NOAA Teacher at Sea
Aboard NOAA Ship Pisces
May 27 – June 10, 2015
Mission: Reef Fish Surveys on the U.S. Continental Shelf
Geographical area of cruise: currently @ 30°22.081’N 088°33.789’W (Pascagoula, MS)
Date: May 26, 2015
Weather Data from Bridge: 82°, wind SW @ 10 knots , 90% precipitation, waves 3-5 @ 3 sec.
Science and Technology Log
We are 3 hours from raising anchor, untying from the dock, and heading out to sea. Being aboard the Pisces for 2 days before departure turned out to be a blessing: getting to map out the lay of the 206′ labyrinth, hanging out with the crew, and even getting in a couple of runs around Pascagoula (even in the extreme humidity).
Yesterday was a day of dewatering drills, in case of lower-level compartment flooding. We used the diesel and the electric pumps to run through set-up in the event of a flood in the engine compartment. As the resident TAS, I don’t think that I would necessarily be relied upon to place gear in an emergency, but nevertheless, I wasn’t going to sit out and miss all of the fun.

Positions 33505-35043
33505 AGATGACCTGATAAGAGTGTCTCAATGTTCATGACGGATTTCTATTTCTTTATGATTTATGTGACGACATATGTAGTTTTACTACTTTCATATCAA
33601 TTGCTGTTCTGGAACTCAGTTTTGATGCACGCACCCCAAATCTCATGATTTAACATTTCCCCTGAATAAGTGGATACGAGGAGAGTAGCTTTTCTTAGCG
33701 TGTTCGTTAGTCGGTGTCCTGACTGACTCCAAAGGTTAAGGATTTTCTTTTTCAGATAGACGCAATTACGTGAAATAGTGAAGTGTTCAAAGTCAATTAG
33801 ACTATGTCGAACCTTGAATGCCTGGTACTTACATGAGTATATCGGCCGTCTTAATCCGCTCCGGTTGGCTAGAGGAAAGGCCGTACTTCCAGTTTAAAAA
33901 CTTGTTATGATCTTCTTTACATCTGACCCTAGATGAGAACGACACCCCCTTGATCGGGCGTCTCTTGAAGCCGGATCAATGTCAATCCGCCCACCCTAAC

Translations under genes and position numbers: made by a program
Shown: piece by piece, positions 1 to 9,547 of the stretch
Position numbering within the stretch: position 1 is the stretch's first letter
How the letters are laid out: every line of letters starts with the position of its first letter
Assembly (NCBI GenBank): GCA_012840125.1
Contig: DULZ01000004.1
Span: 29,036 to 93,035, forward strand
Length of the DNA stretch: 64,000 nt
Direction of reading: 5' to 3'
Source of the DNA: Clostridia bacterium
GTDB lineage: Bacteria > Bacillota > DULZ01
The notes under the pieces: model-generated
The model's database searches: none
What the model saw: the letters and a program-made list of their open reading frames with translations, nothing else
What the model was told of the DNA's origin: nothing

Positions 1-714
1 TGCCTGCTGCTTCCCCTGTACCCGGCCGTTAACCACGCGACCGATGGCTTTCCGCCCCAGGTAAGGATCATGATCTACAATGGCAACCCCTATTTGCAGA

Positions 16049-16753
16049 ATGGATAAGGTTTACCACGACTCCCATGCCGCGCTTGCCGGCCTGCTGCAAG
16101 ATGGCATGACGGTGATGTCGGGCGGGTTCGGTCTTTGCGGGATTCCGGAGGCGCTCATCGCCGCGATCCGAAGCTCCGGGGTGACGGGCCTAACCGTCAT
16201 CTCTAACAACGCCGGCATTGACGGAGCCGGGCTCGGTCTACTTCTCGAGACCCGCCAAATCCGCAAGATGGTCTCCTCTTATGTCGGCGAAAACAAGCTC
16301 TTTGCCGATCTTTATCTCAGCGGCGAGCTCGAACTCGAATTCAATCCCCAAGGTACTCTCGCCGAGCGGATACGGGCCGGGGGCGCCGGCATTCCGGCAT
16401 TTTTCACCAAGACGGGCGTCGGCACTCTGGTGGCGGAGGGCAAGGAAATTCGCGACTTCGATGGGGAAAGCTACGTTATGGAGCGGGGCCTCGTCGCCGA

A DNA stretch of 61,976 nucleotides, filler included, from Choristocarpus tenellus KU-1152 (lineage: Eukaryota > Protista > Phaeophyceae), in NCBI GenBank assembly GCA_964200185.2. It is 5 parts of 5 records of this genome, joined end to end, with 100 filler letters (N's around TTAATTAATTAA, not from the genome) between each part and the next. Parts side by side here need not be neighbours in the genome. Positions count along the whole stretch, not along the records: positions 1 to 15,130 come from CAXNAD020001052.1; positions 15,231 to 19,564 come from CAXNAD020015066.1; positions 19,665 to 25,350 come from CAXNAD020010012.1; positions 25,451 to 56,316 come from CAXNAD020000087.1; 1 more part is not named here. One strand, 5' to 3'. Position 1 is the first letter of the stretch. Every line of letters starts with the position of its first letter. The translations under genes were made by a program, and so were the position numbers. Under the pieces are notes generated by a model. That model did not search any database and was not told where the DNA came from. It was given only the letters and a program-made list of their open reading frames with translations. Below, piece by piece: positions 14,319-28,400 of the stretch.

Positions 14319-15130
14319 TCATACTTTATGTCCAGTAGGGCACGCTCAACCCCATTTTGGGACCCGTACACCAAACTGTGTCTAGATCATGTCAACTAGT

Today we are running through a series of drills: fire, man overboard, and abandon ship. Each of these events has a series of alerts that indicate what the emergency is, and all hands are to report to their designated muster areas – in the case of an abandon ship, that would be the life rafts. Each of these drills also requires everyone to bring their immersion suits and PFD (Personal Flotation Device), and in my case, to don the suit.
Another training that we did today was to learn how to use the Ocenco EEBD (Emergency Escape Breathing Device) – basically a cool re-breather that fits in a pouch and provides about 10 minutes of fresh oxygen. This would generally be used in case of a fire, not if you are submerged.
So, with all of the drills and trainings, I feel ready for any major disaster that we may encounter while at sea. Thanks NOAA Corps for making sure that I am safe and in good hands!